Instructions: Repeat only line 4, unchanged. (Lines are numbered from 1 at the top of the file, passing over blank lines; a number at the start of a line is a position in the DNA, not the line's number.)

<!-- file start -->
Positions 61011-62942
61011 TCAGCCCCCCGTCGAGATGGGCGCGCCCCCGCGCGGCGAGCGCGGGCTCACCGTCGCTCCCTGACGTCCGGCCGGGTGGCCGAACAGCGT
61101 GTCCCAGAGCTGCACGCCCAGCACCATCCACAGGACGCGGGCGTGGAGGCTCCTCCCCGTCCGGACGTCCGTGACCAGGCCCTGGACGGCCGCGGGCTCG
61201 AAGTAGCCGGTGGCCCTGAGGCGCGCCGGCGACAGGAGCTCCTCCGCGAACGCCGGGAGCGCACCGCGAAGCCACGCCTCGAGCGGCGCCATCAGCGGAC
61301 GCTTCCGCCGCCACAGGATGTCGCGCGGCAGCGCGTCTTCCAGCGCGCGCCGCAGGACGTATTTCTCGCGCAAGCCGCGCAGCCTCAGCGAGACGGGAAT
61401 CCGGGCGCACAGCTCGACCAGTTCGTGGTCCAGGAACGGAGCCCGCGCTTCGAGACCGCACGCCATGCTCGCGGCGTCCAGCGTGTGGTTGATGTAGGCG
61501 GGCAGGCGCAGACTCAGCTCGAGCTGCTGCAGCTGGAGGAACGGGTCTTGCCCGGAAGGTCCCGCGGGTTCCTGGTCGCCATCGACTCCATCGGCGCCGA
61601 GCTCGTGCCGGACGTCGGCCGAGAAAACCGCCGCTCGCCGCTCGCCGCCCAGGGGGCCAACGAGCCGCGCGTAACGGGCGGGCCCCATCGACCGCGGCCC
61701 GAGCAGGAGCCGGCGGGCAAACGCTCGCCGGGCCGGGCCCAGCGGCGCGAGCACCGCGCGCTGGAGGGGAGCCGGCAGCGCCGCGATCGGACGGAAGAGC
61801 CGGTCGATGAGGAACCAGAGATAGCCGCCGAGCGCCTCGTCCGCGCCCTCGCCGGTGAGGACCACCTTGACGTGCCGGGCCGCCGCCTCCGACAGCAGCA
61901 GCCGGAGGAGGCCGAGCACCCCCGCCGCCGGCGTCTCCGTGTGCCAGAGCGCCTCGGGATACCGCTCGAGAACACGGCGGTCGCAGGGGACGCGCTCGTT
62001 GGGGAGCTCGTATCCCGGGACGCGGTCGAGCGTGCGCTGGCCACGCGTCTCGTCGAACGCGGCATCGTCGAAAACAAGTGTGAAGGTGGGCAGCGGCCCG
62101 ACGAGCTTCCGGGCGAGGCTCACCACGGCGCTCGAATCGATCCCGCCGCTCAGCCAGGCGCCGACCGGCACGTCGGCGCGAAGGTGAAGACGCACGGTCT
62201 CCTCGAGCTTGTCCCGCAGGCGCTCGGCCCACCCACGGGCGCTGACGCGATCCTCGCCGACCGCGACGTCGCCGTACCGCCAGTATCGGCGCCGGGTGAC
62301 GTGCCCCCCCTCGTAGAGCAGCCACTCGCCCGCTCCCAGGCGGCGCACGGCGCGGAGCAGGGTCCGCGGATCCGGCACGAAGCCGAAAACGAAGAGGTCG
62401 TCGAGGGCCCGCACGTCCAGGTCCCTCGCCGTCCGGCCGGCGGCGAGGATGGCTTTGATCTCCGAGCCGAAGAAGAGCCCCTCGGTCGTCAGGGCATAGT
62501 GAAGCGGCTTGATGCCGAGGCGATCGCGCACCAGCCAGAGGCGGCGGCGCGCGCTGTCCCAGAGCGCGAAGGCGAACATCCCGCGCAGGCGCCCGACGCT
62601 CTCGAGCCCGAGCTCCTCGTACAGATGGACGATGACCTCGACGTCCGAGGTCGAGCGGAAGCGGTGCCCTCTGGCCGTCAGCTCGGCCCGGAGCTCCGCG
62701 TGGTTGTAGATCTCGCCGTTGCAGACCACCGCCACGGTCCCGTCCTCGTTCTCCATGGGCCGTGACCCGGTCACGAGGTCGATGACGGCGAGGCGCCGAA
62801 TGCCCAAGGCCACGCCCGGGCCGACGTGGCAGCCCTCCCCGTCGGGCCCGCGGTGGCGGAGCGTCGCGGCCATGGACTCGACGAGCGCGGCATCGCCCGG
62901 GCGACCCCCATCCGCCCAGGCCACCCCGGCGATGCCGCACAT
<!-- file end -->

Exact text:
61201 AAGTAGCCGGTGGCCCTGAGGCGCGCCGGCGACAGGAGCTCCTCCGCGAACGCCGGGAGCGCACCGCGAAGCCACGCCTCGAGCGGCGCCATCAGCGGAC